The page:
Climate scientists believe that the planet is nearing a “tipping point” from which negative change to the planet’s environment is irreversible. There is only a short time left for global powers to meaningfully change their energy consumption habits. Climate groups have had some success in lobbying governments and multinational corporations on the need to invest in renewable sources of energy. But the Russian invasion of Ukraine threatens to upend much of that success. With western governments moving to increase defense spending, new domestic initiatives on issues such as healthcare, education, and climate will all face difficulty receiving funding before military interests. The US government has made it clear it is looking to substantially increase oil production around the world, which could just make the climate crisis even worse.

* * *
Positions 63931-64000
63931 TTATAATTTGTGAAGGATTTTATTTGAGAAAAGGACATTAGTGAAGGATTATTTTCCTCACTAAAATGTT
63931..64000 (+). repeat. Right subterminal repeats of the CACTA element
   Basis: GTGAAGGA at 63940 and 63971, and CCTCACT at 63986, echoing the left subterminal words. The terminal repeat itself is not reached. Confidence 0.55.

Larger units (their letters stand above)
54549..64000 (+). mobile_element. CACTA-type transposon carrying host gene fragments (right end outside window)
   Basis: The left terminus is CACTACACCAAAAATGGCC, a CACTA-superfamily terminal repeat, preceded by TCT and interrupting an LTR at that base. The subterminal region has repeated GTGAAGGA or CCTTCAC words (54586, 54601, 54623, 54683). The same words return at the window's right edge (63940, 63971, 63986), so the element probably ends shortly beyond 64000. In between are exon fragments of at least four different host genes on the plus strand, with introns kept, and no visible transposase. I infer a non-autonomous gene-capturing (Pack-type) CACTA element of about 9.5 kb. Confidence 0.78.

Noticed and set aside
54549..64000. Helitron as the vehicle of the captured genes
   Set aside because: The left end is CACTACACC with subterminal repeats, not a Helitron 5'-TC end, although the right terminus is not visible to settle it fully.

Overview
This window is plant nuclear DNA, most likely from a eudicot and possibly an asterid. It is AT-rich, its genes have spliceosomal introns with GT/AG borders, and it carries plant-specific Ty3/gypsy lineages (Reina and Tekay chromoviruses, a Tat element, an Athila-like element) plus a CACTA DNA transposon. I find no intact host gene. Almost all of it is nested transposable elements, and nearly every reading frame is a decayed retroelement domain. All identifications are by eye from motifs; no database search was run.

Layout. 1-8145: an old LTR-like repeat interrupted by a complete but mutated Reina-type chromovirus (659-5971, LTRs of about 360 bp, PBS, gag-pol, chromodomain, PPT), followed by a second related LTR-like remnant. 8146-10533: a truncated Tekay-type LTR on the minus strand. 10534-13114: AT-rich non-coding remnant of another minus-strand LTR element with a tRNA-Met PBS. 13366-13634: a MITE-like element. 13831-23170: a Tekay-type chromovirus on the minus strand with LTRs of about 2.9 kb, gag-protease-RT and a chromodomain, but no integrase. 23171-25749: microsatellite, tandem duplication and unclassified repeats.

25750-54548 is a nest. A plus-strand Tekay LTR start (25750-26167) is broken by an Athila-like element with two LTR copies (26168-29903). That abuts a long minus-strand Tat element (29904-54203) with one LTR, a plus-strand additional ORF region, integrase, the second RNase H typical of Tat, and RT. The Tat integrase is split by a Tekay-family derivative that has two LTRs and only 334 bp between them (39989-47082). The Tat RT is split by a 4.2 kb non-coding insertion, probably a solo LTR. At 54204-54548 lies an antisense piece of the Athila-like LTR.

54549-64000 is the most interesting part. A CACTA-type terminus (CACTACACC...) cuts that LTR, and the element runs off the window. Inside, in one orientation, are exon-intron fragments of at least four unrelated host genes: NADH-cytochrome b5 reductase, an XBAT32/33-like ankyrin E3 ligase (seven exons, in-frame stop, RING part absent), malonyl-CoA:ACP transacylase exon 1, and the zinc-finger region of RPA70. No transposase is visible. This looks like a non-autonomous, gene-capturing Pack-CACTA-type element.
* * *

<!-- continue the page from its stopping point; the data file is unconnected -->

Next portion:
So what does this mean for climate advocates? And humanists, who believe that renewable energy is an important priority for creating a more just world for future generations?
The fight for renewable energy has been difficult, even throughout much of the last three decades when the West felt it didn’t face a serious political or military threat. With the return of a hostile Western posture towards Russia, the US government is going to be primarily focused on the development of new weapons systems and keeping the oil flowing. But that doesn’t mean climate advocates should give up. It is vital that they redouble their efforts, even in the face of difficult odds. The climate crisis is too important to put on the back burner for future generations to deal with, and only a limited time remains before the damage rises from serious to irreversibly catastrophic.